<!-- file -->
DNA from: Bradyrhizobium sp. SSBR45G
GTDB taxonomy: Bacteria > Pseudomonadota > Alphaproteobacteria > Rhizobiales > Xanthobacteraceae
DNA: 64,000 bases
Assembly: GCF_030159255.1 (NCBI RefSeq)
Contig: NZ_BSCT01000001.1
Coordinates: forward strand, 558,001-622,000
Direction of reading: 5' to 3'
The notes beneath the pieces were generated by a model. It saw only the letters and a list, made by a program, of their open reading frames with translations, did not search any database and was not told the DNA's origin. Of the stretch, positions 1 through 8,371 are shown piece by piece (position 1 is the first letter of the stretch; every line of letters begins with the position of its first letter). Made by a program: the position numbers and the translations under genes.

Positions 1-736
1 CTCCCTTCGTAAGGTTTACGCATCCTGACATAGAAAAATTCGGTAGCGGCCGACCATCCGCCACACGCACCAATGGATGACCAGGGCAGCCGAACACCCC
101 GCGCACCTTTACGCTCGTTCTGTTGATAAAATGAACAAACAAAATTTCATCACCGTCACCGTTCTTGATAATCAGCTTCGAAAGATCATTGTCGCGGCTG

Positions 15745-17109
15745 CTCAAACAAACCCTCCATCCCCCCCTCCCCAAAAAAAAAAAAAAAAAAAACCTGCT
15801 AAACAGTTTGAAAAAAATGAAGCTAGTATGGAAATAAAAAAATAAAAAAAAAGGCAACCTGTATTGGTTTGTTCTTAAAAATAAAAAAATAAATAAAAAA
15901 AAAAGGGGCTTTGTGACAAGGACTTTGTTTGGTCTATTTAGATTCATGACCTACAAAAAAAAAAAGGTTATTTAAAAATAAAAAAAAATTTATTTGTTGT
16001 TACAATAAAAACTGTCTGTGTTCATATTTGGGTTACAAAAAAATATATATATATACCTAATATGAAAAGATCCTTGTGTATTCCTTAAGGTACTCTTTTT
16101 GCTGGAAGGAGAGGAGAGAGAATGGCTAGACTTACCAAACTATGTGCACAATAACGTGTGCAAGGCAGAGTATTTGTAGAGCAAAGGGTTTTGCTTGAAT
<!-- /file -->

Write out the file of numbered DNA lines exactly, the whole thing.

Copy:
DNA from: Bradyrhizobium sp. SSBR45G
GTDB taxonomy: Bacteria > Pseudomonadota > Alphaproteobacteria > Rhizobiales > Xanthobacteraceae
DNA: 64,000 bases
Assembly: GCF_030159255.1 (NCBI RefSeq)
Contig: NZ_BSCT01000001.1
Coordinates: forward strand, 558,001-622,000
Direction of reading: 5' to 3'
The notes beneath the pieces were generated by a model. It saw only the letters and a list, made by a program, of their open reading frames with translations, did not search any database and was not told the DNA's origin. Of the stretch, positions 1 through 8,371 are shown piece by piece (position 1 is the first letter of the stretch; every line of letters begins with the position of its first letter). Made by a program: the position numbers and the translations under genes.

Positions 1-736
1 CTCCCTTCGTAAGGTTTACGCATCCTGACATAGAAAAATTCGGTAGCGGCCGACCATCCGCCACACGCACCAATGGATGACCAGGGCAGCCGAACACCCC
101 GCGCACCTTTACGCTCGTTCTGTTGATAAAATGAACAAACAAAATTTCATCACCGTCACCGTTCTTGATAATCAGCTTCGAAAGATCATTGTCGCGGCTG

Positions 15745-17109
15745 CTCAAACAAACCCTCCATCCCCCCCTCCCCAAAAAAAAAAAAAAAAAAAACCTGCT
15801 AAACAGTTTGAAAAAAATGAAGCTAGTATGGAAATAAAAAAATAAAAAAAAAGGCAACCTGTATTGGTTTGTTCTTAAAAATAAAAAAATAAATAAAAAA
15901 AAAAGGGGCTTTGTGACAAGGACTTTGTTTGGTCTATTTAGATTCATGACCTACAAAAAAAAAAAGGTTATTTAAAAATAAAAAAAAATTTATTTGTTGT
16001 TACAATAAAAACTGTCTGTGTTCATATTTGGGTTACAAAAAAATATATATATATACCTAATATGAAAAGATCCTTGTGTATTCCTTAAGGTACTCTTTTT
16101 GCTGGAAGGAGAGGAGAGAGAATGGCTAGACTTACCAAACTATGTGCACAATAACGTGTGCAAGGCAGAGTATTTGTAGAGCAAAGGGTTTTGCTTGAAT